Our latest post comes from Scott Hahn and the St. Paul Center for Biblical Theology!

A lot of people are asking the question, what is the New Evangelization? What’s so new about it?

Well, this is where we need to make a distinction.

The church distinguishes between primary evangelization, where you share the good news with those who have never encountered Jesus Christ before. That’s been going on for 20 centuries.

Then secondary evangelization is precisely what is meant by the New Evangelization and that is where you’re re-evangelizing the de-Christianized, where you’re targeting the people who live in formerly Christian lands, and formerly Catholic countries, and sharing with them a faith that has been nearly lost.

Now, when you take a step back, you realize how much time went into this, and how much planning.

Origins of the New Evangelization

Back in 1979 before John Paul had even been Pope for one year, he went back to his homeland of Poland and visited this town known as Nowa Huta. And this was sort of a “worker’s paradise” that the Marxists had designed, and yet it was really a corrupt place and a depressing area, except for one thing.

At night, the the workers would come out and plant crosses on the hillside, not dozens, hundreds, thousands. And of course, the communists would come and take them away, and then they’d be back again and again.

So when John Paul came to Poland and he visited Nowa Huta, for the very first time he employed that phrase, the New Evangelization.

And why? Because Poland had gone through a dark night. And this crisis had tested its own spirit. And a lot of Poles had lost their faith. And so what he called for was what was really needed, a new evangelization, to lay hold of the faith, and to really prepare to come out of the dark night of communist oppression.

The New Evangelization is Begun

Now, about four years later, in 1983, when John Paul was visiting the Americas, he was speaking to the Latin American bishops in Port-au-Prince, Haiti. And that’s where he took the phrase that he had used once in Poland, and then suddenly exalted this phrase and announced that this is going to be not only a priority, but a long term program.

Because he called in 1983, for the New Evangelization of the Americas, but he targeted the year 1992, nine years away, and why ’92? Well, he explained because that would represent the 500th anniversary of the first founding and the first evangelizing of the Americas way back in 1492.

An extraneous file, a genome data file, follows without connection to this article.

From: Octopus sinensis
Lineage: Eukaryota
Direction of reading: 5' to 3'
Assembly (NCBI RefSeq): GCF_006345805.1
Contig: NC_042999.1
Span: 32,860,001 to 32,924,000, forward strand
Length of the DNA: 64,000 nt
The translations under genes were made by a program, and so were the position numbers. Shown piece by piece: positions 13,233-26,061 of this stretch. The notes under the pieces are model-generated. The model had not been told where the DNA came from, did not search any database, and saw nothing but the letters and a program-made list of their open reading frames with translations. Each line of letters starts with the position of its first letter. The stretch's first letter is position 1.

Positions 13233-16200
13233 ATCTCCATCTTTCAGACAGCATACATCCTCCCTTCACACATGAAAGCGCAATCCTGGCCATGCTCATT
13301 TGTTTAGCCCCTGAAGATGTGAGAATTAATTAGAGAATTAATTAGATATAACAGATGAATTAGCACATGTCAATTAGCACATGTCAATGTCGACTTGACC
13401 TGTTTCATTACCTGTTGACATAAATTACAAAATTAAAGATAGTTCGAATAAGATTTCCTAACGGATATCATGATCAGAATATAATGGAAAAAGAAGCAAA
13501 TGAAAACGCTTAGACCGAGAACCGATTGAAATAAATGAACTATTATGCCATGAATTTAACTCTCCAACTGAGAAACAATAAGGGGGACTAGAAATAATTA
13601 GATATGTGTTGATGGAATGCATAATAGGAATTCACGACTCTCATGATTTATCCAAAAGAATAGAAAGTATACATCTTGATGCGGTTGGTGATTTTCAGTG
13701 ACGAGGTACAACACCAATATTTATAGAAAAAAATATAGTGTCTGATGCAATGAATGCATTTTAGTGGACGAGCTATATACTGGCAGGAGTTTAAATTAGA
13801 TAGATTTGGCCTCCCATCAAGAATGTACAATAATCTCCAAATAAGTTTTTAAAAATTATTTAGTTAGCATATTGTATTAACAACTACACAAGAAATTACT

And if you rewind the tape and you go back five centuries, you realize that back then, what were the most populous Catholic countries? Well, they were Spain, Italy, France.

Fast forward five centuries, and what are they now? They’re Brazil in first place, Mexico in second, and the US in third. Countries that didn’t exist five centuries before, are now the most populous Catholic countries in the world.

The Significance of the New Evangelization

Now, what about those countries that were around and so Catholic five centuries ago?

Well, they’re really not that Catholic now, they’ve practically lost their faith. And so are we, unless this New Evangelization really takes off.

And so in 1992, that was the official public launch and not just for the Americas but for the whole world. But in a certain way, in a very special way, it was to be centered in the Americas.

No wonder in ’92 they announced that World Youth Day would be held in Denver the very next year in 1993. Now, prior to this World Youth Days have been previously held in Buenos Aires, in Częstochowa, in Rome, in Santiago de Compostela.

Places that you have a predominant Catholic population and a long tradition of pilgrimage. And so all of these so called experts predicted that this would be a catastrophic failure in ’93, but were they in for a surprise.

The New Evangelization Continues

When august of ’93 rolled around, nearly half a million young people showed up in Denver to greet St. John Paul, who was then the Pope, and this really becomes the fountainhead of countless graces, not only for North America but Central and South America and for the whole world as well.

So I think it’s time for us to recognize that the New Evangelization, which was launched in the ’90s, didn’t end at the turn of the century. And this is another question. Why was it that Pope Benedict sort of renewed and advanced the New Evangelization as he did two or three years into his own pontificate? You know, was this something like restarting a battery? Jump-starting it? I don’t think so. I think if you go back to the ’90s, you’ll discover what Pope Benedict understood then as Cardinal Ratzinger.

Because in the ’90s, Pope John Paul made it very clear that this last decade of the 20th century, the 1990s, represented what he called the Advent Season of the New Evangelization.

A New Season in the New Evangelization

So what Advent is for the whole liturgical calendar, the ’90s would be for the whole New Evangelization.

So when the 21st century came and then when St. John Paul passed on to his heavenly reward, it didn’t mark the end of the New Evangelization. It marked the end of the Advent season as it were.

And so when Pope Benedict announced that this would be renewed and advanced with even greater urgency and energy, no wonder, because he understood what so many other people didn’t understand that this wasn’t a short term policy. This wasn’t a band aid solution. This is a long term commitment that has a certain note of urgency like no other.

So what we’ve got to do is recognize that the New Evangelization is not just running a sprint, it’s much more like a marathon. It is going to be taking up the better part of the 21st century.

And it’s not something that is just nice.

It is something that is absolutely necessary for the survival of the faith and for the renewal of the church in the Americas and throughout the world.

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